tion (e.g., diabetes, heart disease, high cholesterol, high blood pressure). For example, many people with diabetes manage their sugar intake by eating foods that either lack sugar or are higher in whole grains. Compared to the total population, they eat more bread, eggs, soup, hot cereal, crackers, and seafood, and they eat fewer cookies, Italian dishes, pizza, “mac and cheese,” bars, toaster pastries, and brownies. Seifer noted that seniors (65 years and older) and older baby boomers (55-64) are more likely to experience medical conditions that drive the consumption of fruits, vegetables, and other foods perceived as nonharmful.
Expanding the user base of probiotics and prebiotics beyond those who have a need for additional microbes will require a marketing effort. Seifer referred to the “four P’s” of marketing: product, price, promotion, and place. In addition to alleviating some of the confusion that still surrounds use of the words “probiotic” and “prebiotic,” consumers may have to be educated on the health benefits of adding more microbes to their diet. “Be patient,” Seifer advised. “It is going to take time for this to catch on.”
The probiotic market is one of the fastest-growing sectors in the functional food market, according to Peggy Steele. In 2001, probiotics accounted for $25 billion in sales worldwide. The sector is expected to continue to grow at more than 6 percent annually, yielding an estimated $32 billion in annual sales by 2015. Regionally, North America, Latin America, Eastern Europe, and Asia Pacific are expected to see the strongest growth in coming years. Growth in the already mature markets of Western Europe and Japan will be slower.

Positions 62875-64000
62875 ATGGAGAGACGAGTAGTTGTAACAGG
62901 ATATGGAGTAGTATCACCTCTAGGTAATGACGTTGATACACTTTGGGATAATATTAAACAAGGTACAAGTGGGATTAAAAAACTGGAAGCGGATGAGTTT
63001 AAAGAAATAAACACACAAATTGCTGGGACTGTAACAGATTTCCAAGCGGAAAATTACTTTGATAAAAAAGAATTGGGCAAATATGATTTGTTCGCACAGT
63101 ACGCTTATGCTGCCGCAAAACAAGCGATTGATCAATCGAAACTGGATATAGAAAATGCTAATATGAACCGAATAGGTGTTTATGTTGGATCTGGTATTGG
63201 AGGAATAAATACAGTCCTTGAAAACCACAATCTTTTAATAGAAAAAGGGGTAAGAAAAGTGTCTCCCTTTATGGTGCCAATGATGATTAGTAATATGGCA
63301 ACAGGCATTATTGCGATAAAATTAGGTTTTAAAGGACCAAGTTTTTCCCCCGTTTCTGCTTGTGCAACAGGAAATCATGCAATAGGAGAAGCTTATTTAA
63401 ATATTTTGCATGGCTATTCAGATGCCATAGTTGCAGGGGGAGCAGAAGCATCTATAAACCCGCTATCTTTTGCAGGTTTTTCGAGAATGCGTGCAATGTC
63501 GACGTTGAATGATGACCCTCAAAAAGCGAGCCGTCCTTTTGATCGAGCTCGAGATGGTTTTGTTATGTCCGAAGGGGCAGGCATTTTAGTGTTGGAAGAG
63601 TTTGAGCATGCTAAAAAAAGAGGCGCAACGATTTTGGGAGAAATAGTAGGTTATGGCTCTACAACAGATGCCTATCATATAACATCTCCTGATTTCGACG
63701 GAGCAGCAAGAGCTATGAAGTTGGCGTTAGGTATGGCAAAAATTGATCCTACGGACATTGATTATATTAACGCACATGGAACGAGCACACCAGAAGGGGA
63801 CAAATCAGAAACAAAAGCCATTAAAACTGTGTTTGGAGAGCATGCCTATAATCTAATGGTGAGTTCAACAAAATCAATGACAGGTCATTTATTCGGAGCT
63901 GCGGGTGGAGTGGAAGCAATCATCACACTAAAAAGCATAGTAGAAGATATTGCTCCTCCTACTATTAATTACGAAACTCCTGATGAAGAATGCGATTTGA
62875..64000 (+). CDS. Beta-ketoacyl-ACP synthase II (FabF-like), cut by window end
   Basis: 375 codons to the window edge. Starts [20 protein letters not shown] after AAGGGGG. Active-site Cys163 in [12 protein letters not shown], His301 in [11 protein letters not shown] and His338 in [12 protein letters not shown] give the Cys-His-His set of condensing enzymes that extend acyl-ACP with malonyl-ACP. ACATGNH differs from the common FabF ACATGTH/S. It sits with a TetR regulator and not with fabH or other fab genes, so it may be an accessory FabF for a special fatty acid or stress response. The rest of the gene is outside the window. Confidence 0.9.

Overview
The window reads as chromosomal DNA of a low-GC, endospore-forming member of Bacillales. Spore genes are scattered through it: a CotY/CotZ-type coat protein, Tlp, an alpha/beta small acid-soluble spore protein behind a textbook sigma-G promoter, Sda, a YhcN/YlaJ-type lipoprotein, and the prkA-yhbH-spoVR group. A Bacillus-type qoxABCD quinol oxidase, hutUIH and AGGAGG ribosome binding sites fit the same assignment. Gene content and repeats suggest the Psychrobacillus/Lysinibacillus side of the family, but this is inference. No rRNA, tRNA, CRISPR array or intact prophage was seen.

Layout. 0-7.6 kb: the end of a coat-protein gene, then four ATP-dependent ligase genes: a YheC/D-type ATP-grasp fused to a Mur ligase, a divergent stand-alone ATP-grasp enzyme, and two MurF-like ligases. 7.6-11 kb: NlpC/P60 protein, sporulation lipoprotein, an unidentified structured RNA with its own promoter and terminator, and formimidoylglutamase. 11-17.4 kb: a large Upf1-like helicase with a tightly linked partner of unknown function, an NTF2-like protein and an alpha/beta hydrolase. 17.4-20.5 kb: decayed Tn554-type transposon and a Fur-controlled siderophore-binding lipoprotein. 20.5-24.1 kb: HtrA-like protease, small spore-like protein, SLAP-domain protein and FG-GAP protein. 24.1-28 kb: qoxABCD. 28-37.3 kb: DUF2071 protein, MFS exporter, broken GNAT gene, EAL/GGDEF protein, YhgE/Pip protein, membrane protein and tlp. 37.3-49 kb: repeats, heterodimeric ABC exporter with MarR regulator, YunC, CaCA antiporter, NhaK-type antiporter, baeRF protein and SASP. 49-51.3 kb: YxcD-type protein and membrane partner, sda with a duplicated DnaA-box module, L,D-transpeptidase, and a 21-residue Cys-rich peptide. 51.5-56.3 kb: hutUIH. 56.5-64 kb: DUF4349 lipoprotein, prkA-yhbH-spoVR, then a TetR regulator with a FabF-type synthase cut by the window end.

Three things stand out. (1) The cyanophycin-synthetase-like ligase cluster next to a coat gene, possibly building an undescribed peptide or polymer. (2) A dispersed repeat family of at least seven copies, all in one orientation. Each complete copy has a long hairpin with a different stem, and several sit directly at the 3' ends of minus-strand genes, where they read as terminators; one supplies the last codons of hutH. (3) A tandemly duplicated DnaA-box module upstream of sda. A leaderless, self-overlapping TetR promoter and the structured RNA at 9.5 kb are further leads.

Yogurts account for the majority of new products being launched as probiotics (about 75 percent), with the remainder including baby food and baby milk powder, drinks, cheese, other dairy (milk, cream, kefir), frozen desserts, and other products. The current U.S. market for probiotic yogurt is more than $1 billion, representing about one-quarter of the overall refrigerated yogurt segment. Over the past several years, the probiotic yogurt market has grown more quickly (10 percent) than the market for nonprobiotic yogurts (6.5 percent). “Yogurt is really the dominant delivery vehicle for probiotics right now,” Steele said. She referred to Darren Seifer’s remarks on the appeal of the health benefits of yogurt to consumers.
Yet as markets for probiotic yogurt and other products continue to grow, Steele observed a trend toward stricter regulation and enforcement of health claims on those products. The European Food Safety Authority (EFSA), the U.S. Food and Drug Administration (FDA), Health Canada,
2 This section summarizes the presentation of Peggy Steele.